FANS NEED HEALTH, SAFETY, SECURITY AND SERVICE
Education and training are integral to all facets of the sports and entertainment industry. Both are an essential part of continuous improvement.
The lessons learned from the tragic events of the Estadio Nacional disaster (1964), The Who Concert crowd crush (1979), Heysel Stadium disaster (1985), Hillsborough (1989), the events of 9/11, the Phnom Penh Water Festival stampede (2010), and bouts of anti-social behavior at many mass gathering events demonstrate the importance of training and professionalizing the sports and entertainment work force. A well-trained workforce is generally more confident and capable of providing the services fans need and expect.
In a world fueled by the uncertainty created by the COVID-19 virus, fans expect sports and entertainment venues to provide health, safety, security, and service to create conditions for a memory-making experience. A well-trained workforce can do this.
COVID-19’S DEVASTATING FINANCIAL EFFECT ON
SPORTS AND ENTERTAINMENT
Sports and entertainment events are part of the cultural heritage we all share. Prior to the COVID-19 pandemic, which began in March 2020, sports and entertainment events generated significant revenue around the world. For example, according to Price, Waterhouse, Cooper, professional sports in the United States generated $73.04 billion in 2019, and were projected to generate $75.71 billion in 2020 (PWC, 2019). However, between March and June 2020, professional sports in the United States lost $5.82 billion and are projected to lose up to $11 billion more in 2020.
Losses sustained by entertainment and event management organizations are staggering because of the cancellation of mass gatherings across the world. Once plans are in place to reopen, people need to be trained to provide for the health, safety, security, and service elements for future sports and entertainment events.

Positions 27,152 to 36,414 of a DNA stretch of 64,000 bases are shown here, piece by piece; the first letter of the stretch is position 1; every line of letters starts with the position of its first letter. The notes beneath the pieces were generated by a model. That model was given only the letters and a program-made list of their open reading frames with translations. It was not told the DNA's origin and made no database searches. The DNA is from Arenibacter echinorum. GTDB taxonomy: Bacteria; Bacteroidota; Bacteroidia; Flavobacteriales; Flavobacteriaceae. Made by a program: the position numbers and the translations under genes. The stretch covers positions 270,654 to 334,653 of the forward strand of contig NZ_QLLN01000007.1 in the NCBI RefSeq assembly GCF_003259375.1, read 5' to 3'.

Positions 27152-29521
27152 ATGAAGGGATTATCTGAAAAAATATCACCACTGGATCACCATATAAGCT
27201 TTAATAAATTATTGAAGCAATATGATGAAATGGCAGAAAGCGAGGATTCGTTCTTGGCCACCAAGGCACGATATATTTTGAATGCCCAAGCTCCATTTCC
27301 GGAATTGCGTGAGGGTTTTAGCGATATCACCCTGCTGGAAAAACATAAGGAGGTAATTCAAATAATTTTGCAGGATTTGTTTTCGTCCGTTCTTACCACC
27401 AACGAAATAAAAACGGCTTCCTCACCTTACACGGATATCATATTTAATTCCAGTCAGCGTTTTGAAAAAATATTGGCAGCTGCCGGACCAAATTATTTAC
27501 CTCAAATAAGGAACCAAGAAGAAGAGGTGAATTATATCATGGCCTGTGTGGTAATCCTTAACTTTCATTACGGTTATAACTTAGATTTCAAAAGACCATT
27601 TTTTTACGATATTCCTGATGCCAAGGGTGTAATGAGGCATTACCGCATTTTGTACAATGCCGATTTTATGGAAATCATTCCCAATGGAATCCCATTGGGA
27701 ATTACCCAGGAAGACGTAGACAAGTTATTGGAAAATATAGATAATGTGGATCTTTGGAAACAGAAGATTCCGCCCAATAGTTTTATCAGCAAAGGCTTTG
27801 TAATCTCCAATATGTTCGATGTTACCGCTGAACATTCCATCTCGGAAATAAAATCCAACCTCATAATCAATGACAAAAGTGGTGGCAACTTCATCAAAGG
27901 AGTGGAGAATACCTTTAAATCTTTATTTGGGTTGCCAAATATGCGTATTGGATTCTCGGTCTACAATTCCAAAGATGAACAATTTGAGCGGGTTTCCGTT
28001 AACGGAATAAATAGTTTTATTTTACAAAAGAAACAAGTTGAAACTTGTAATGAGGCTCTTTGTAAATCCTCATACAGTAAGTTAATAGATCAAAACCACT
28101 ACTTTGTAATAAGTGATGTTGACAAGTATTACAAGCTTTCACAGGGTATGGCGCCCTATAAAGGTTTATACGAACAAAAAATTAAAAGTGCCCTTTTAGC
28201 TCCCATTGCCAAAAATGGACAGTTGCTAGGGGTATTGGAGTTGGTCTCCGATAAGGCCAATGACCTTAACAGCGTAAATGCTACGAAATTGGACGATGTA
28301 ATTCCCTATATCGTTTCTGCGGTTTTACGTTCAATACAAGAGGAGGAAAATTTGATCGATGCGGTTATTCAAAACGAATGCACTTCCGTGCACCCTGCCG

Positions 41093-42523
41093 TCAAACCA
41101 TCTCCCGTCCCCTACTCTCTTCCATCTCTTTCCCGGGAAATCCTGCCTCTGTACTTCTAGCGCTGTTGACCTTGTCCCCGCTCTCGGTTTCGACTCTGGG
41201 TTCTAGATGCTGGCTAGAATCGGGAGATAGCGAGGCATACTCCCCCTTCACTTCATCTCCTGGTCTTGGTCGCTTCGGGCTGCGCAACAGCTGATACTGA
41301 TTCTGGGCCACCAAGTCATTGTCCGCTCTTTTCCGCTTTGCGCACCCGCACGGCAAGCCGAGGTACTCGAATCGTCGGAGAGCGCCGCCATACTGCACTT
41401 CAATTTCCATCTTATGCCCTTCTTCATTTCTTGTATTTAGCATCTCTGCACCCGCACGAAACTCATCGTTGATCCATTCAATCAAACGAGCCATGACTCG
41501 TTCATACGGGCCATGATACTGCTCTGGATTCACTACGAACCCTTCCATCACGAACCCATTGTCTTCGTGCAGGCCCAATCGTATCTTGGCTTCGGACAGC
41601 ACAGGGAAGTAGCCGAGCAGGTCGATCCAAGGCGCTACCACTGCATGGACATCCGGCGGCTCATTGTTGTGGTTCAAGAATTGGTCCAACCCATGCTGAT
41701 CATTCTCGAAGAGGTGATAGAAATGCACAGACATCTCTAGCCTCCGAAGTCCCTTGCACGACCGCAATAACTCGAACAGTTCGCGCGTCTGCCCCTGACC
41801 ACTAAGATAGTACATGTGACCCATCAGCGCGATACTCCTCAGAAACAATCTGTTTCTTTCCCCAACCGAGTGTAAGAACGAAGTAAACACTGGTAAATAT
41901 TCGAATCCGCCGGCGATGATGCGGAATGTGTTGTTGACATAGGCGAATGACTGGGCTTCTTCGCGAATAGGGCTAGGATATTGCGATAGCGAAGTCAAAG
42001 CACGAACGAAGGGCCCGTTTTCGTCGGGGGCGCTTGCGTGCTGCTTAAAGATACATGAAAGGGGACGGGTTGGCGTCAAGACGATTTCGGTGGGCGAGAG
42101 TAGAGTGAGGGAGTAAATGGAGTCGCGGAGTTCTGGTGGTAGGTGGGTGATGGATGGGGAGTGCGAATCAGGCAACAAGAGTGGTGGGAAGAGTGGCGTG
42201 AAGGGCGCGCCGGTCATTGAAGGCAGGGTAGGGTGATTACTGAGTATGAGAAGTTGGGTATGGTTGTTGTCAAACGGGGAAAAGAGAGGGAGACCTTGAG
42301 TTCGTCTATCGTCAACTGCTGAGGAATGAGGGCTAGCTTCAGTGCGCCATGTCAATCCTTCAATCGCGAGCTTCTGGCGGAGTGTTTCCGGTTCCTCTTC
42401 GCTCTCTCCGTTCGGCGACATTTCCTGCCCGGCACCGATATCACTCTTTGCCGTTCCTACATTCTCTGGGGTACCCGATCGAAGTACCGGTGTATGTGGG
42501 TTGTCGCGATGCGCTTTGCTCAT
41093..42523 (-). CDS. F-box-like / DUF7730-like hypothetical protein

MILLENNIALS AND GENERATION Z - RECRUITING AND RETAINING THE MODERN WORKFORCE
According to the Bureau of Labor Statistics, Millennials and Generation Z will comprise more than 75% of the workforce by 2030. Longitudinal studies of Millennials across the globe between 2015-2019, show that Professional Development is a key concern. A 2017 Deloitte study revealed that 64% of Millennials planned to leave their current position by 2022 (Deloitte, 2017), confirmed by the Bureau of Labor Statistics in 2018, reporting tenure rates for Millennials hovering 1.2 years (age 20 -24) and 2.8 years (age 24-34) (BLS, 2018).
According to a report by Training Magazine, the average cost to train employees for small to medium-sized company was between $555-$1,504 per employee (Training Magazine, 2020). Service industry recruiting costs average $1,062 for each employee (Recruiter.com, 2020). The employee turnover rate for the sports and entertainment industry (pre-COVID-19) was 13% to 18% (Booz, 2018). The typical replacement cost for employees ranges between 16%-213% of annual salary, depending on the level of the employee (staff, supervisor, manager, executive).
What is most telling about surveys of Millennials pre-COVID-19 is their sincere desire to be afforded professional development opportunities (Atkins, 2018):
Express concern for lack of advancement opportunities
Say they are not engaged or connected
May stay if offered development opportunities
The Innovation Institute Leadership team made up of Staff, Alliance Affiliates and Distinguished Fellows is an unrivaled network of subject matter experts, thought leaders, technologists, futurists, trainers, and business leaders to assist sports and entertainment organizations. This group, along with our growing membership roster, represents the best the industry has to offer in expertise, services and products to meet the challenges of the “new normal”.